Javid Amin, Journalist based in Kashmir (J&K). Printer, Publisher, Editor of "Weekly Shohrat - Kashmir" (Print Edition) as well owner of online news portals www.KashmirPost.org / www.KashmirInFocus.com. Aimed at putting Kashmir and its issues on the global platform. An extensively traveled person enjoys writing.

Farmers primarily engaged in growing apples in Kashmir said they are likely to face another year of losses due to the ongoing Covid-19 situation

Shuja-ul-Haq

Kashmir’s famous apple industry is looking at another year of gloom as several factors including Covid-19 pandemic contributed to lower production so far.

Farmers who grow apples said they are facing issues since 2019 when Kashmir was shutdown after the abrogation of Article 370. This year, too, farmers are worried as their harvest is substandard.

Ali Mohammad, an apple farmer in central Kashmir, feels his crop is not up to the mark this year.

Pointing at his produce during this year, he said, “You see yourself, there is scab on these apples. Substandard pesticides, the weather and the Covid-19 situation have contributed to this. We are looking at loses.”

Like Ali Mohammad a lot of famers are worried in Kashmir. There are many factors that seem to have added to their woes.

“There is so many difficulties. The labour is missing, already the produce is less. The rates are also lesser because buyers are also scared,” says Abdul Hameed, another apple farmer.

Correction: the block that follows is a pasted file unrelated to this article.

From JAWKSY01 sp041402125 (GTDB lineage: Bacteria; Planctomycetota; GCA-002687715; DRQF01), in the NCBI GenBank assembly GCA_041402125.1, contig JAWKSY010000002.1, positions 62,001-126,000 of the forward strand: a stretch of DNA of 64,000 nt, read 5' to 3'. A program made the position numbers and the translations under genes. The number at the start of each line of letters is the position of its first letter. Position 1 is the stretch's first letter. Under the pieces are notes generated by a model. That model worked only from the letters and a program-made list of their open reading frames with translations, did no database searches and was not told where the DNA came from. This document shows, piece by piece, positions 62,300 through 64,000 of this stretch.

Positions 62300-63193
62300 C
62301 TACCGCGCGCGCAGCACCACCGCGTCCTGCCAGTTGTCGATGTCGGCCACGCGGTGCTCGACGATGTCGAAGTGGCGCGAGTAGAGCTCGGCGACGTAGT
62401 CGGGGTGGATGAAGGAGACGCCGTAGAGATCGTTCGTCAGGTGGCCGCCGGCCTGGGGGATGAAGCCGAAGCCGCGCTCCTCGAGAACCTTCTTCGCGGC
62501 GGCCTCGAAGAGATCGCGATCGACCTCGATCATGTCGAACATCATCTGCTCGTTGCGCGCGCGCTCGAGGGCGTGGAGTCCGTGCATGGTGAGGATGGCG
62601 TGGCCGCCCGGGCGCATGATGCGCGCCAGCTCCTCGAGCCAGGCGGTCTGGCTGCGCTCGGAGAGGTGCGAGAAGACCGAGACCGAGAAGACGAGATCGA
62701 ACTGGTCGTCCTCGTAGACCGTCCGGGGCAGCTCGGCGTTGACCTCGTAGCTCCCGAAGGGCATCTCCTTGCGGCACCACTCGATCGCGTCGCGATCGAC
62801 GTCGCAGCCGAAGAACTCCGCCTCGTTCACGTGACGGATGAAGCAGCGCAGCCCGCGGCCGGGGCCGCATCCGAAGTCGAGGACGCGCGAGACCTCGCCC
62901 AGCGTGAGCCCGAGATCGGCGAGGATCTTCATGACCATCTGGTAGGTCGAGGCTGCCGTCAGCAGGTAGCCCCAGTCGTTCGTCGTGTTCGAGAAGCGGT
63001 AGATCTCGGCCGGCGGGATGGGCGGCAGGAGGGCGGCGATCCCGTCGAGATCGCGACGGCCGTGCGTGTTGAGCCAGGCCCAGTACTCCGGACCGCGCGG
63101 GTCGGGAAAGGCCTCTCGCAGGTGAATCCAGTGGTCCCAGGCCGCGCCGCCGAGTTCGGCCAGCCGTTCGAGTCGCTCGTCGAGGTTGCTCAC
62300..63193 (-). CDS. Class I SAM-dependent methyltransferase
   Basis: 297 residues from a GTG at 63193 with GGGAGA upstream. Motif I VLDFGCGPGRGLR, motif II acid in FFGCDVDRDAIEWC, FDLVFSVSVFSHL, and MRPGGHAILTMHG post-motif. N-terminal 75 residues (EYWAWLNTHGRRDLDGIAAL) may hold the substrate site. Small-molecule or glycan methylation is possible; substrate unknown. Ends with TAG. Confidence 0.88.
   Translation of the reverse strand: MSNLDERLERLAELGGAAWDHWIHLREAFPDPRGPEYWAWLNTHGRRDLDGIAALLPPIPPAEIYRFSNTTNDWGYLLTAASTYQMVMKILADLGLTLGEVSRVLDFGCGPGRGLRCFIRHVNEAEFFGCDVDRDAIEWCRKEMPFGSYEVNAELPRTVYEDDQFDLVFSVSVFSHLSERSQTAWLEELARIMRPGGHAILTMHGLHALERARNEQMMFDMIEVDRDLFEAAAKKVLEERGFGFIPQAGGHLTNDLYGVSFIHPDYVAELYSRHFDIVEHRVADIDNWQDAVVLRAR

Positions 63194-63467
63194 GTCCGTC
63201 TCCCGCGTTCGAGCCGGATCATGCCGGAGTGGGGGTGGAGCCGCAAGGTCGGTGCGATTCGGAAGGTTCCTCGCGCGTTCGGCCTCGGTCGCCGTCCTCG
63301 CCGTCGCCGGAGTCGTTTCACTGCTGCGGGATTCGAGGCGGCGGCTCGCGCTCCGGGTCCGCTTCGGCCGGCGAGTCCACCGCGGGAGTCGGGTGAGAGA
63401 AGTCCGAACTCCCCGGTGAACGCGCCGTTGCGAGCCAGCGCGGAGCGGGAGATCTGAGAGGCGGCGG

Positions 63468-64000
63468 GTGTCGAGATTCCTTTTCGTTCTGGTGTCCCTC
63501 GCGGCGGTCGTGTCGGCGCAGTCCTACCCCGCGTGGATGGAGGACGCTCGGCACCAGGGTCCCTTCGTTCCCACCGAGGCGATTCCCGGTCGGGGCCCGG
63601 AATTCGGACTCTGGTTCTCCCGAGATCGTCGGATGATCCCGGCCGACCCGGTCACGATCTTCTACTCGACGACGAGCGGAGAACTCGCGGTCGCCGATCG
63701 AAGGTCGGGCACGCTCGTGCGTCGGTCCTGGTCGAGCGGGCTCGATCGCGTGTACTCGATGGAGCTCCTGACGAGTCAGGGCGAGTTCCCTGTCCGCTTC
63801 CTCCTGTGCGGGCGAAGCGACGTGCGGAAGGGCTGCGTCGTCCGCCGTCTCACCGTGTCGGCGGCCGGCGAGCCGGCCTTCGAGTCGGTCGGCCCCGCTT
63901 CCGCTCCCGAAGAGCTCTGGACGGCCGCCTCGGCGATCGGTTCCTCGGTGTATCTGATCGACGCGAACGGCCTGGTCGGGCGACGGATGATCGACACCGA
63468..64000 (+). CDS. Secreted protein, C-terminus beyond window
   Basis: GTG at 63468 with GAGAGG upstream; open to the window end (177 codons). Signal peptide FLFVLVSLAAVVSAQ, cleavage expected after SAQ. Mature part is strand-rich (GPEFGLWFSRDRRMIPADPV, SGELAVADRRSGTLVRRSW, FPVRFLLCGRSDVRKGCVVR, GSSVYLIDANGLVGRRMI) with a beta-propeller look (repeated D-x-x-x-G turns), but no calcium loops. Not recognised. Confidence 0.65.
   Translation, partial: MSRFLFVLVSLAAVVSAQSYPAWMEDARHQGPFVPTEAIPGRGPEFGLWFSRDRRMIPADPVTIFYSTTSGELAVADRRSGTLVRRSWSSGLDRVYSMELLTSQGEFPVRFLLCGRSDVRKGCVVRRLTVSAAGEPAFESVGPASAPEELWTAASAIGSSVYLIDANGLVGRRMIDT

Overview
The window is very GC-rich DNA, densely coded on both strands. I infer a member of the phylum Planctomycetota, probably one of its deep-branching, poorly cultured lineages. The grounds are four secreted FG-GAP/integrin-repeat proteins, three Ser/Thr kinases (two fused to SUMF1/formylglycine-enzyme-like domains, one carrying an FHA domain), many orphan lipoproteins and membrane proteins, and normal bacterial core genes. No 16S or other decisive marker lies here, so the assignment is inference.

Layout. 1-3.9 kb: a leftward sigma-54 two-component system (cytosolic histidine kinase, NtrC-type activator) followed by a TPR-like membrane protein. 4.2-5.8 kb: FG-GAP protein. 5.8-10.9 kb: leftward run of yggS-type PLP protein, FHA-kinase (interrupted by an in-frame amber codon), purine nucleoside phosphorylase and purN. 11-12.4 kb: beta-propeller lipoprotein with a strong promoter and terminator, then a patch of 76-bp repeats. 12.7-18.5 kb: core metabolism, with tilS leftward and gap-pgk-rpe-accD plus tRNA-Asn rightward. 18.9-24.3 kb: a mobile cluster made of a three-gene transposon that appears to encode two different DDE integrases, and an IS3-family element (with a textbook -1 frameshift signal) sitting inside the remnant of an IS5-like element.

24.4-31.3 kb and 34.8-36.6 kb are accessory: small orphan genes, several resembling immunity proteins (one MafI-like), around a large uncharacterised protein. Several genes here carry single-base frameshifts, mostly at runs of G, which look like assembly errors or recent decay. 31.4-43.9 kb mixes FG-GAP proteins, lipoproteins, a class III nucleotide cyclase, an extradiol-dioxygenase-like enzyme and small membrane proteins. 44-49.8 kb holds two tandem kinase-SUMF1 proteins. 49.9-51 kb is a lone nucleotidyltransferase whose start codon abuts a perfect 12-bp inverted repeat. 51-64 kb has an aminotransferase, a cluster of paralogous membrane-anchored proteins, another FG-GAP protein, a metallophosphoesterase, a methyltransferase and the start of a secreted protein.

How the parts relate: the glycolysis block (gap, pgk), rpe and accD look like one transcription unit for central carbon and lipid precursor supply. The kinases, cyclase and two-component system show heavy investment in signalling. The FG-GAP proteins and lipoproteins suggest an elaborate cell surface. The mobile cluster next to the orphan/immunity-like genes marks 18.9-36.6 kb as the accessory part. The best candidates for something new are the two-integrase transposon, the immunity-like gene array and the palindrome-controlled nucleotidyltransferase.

The officials say that there could be a decrease in overall production to the tune of 20-30 per cent this year.

In 2019, apple production was at 20-22 lakh metric tonnes and expect some areas in south Kashmir, almost all the farmers are losing out.

“The (apple) crop is lesser than last two years. One reason is the untimely rains in April and May, and second is the beehives that come from outside after spending the winters. Because of Covid-19, those beehives could not be transported in time this year. This has resulted in less production,” said Ejaz Ahmad, Director Horticulture

Horticulture is the second-largest trade after tourism in Jammu and Kashmir and over 2.5 million people are directly or indirectly associated with it.

Many of these farmers are now hoping that the government will come to their aide in whichever form it can to help them in this crisis.

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